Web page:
“His was an impenetrable darkness”, and indeed in his short yet powerful story of an expedition into the heart of the Congo jungle, Conrad conveys the horrific effects of colonialism.
Written in 1899 and set in the Victorian age, the novel begins on the deck of a ship on the Thames, London. An “interminable waterway” before them, the crew wait for the tide to turn so they can continue their voyage. Marlow, a crew member, begins to tell the story of his fateful journey into Africa: his journey into the true heart of darkness.
A natural “wanderer” and seaman, Marlow narrates much of the story. Fascinated by maps and charts from a young age, he had always wanted to explore the unknown regions, the blank spaces on the maps. As a young man he sought employment on a ship to the Congo, a country in central Africa famed and pillaged for its ivory. It is his journey down the Congo river – a mystical, pulsing entity – that irrevocably changes his identity.
Likely based on Conrad’s own experiences in charge of a steamboat, Marlow relates of his arrival in the country and the tragic injustices the white man has inflicted. On his way to the remote station he is to report to in the centre of the tropics, he is met by a line of chained natives, subdued and haggard; he soon stumbles across dozens of them wasting away in the shadows of the wilderness, dying from the merciless labour they are put to whilst the railway is built for the European colonisers. Troubled and conflicted, Marlow hurries to his station, only for further disturbing events to unfold.
Upon his arrival at the station he is informed that the steamboat he is to commandeer has been mysteriously wrecked in an accident two days previously; without this, he cannot journey down the river to the mysterious Mr Kurtz, a company agent revered and rebuked for his controversial success in the ivory trade. Stranded for months while he repairs his vehicle, Marlow feels constantly oppressed and perturbed by the ever-present jungle, a menacing force in his periphery. His colleagues at the station seem deluded by greed, pre-occupied with the consuming dream of returning to their precious Europe laden with riches. Yet it is when his voyage to Mr Kurtz finally embarks – his journey into the mouth of darkness – that the true terror of the wilderness unfolds, clutching him eternally in its murky tentacles.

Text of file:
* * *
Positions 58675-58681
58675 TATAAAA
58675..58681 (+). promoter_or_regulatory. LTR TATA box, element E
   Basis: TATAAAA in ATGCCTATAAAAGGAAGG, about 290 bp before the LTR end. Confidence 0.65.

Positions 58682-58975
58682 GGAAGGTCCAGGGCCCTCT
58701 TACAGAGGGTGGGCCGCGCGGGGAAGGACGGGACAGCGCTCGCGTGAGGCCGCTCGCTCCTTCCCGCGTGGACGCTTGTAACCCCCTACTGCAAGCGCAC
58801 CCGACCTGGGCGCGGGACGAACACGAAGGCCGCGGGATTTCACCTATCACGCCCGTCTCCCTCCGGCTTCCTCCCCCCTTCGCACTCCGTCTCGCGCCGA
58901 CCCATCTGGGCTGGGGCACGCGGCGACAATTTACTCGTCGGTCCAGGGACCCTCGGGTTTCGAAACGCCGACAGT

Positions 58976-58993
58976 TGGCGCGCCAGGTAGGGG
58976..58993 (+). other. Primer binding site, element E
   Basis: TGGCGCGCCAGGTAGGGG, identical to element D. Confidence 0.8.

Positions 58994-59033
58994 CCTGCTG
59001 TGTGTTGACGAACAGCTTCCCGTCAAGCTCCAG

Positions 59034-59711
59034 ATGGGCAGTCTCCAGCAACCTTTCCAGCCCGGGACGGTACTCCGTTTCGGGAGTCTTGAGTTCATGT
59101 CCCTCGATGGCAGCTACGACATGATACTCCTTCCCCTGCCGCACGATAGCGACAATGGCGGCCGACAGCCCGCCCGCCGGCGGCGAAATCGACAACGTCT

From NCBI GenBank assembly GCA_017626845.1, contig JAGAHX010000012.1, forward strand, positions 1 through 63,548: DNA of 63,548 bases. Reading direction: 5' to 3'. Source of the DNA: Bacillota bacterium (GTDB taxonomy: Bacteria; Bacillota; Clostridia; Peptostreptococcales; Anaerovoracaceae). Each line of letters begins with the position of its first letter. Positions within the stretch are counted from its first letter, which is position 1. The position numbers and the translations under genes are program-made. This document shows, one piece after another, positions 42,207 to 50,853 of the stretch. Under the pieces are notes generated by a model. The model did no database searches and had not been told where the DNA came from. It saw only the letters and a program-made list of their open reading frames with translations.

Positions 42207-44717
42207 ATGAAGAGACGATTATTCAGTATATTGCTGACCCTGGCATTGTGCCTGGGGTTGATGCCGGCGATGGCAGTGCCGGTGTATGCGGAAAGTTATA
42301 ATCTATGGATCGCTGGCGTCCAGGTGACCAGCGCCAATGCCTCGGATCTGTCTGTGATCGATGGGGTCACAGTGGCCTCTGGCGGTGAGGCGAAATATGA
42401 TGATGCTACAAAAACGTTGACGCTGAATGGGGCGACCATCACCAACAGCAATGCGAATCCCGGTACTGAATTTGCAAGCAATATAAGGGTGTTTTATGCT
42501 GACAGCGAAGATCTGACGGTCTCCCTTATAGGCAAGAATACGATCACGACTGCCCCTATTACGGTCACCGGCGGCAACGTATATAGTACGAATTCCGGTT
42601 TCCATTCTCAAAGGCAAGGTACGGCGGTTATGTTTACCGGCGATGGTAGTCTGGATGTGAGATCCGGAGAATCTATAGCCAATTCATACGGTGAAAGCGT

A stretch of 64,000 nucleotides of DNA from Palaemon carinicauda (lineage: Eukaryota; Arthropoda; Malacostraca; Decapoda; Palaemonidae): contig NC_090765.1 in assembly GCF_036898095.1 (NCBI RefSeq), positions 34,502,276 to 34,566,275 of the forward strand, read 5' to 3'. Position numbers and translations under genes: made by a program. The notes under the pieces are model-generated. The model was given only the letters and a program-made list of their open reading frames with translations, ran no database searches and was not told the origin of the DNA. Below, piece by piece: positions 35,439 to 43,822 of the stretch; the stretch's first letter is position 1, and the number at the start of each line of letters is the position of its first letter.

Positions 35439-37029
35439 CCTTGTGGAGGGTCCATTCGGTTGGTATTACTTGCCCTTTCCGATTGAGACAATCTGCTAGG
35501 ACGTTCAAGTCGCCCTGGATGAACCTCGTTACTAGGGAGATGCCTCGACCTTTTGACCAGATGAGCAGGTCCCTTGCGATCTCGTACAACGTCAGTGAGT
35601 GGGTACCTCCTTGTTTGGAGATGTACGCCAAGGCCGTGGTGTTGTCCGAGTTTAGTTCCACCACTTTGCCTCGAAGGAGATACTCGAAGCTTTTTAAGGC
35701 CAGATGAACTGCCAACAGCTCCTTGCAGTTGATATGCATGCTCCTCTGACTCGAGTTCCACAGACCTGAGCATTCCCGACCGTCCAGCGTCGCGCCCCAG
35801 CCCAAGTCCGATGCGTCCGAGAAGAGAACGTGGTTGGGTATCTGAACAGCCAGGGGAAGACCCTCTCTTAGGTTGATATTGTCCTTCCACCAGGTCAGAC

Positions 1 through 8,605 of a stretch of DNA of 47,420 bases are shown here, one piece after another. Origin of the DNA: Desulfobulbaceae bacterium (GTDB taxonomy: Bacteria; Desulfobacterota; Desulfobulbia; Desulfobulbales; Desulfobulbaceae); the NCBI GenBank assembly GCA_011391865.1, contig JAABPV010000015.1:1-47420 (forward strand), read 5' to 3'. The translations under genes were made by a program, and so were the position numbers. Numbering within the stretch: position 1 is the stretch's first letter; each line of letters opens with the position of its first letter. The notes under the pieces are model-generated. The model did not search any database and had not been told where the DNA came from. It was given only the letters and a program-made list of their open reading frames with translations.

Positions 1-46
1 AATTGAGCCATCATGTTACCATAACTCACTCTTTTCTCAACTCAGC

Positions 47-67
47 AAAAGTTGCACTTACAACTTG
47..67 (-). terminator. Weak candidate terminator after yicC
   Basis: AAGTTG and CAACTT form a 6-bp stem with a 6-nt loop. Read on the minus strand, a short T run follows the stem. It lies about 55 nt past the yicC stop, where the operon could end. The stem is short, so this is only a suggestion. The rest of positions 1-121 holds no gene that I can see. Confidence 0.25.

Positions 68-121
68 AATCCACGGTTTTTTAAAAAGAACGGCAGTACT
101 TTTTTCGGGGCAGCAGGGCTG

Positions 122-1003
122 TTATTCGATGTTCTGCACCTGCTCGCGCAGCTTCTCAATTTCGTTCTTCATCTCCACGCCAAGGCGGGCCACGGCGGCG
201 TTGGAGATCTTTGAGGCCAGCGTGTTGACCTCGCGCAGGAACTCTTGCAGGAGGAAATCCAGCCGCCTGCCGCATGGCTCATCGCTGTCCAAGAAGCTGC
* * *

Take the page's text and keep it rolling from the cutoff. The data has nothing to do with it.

Dense, shocking and ultimately disturbing, ‘Heart of Darkness’ is a unique exploration of the grotesque effects of colonialism upon both the natives and the colonisers. Littered with characters at once credible and deranged and packed with intense imagery and symbolism, it conveys the terrible consequences of the exploitation of the native people and moves its reader to contemplate its awful legacy. Its original setting in London – and occasional reminders through small passages from Marlow on the Thames in the present – remind the reader that the horrors of colonialism grew from the darkness of European greed, drawing undeniable parallels between the grimy cities and the darkness of the African jungle.
Although I would recommend this novel – especially as it’s extremely short and thus not overly taxing – I will almost definitely need to re-read it to absorb all of its powerful content. It’s not a novel to be read lightly, but its short length means that its disturbing subjects are not dwelt upon for too long and its narration doesn’t carry a completely oppressive tone (though it certainly darkens in mood as the story progresses).
Ultimately it is a reminder that the legacy of colonialism – and the lives it consumed – is the ultimate “impenetrable darkness” of human existence.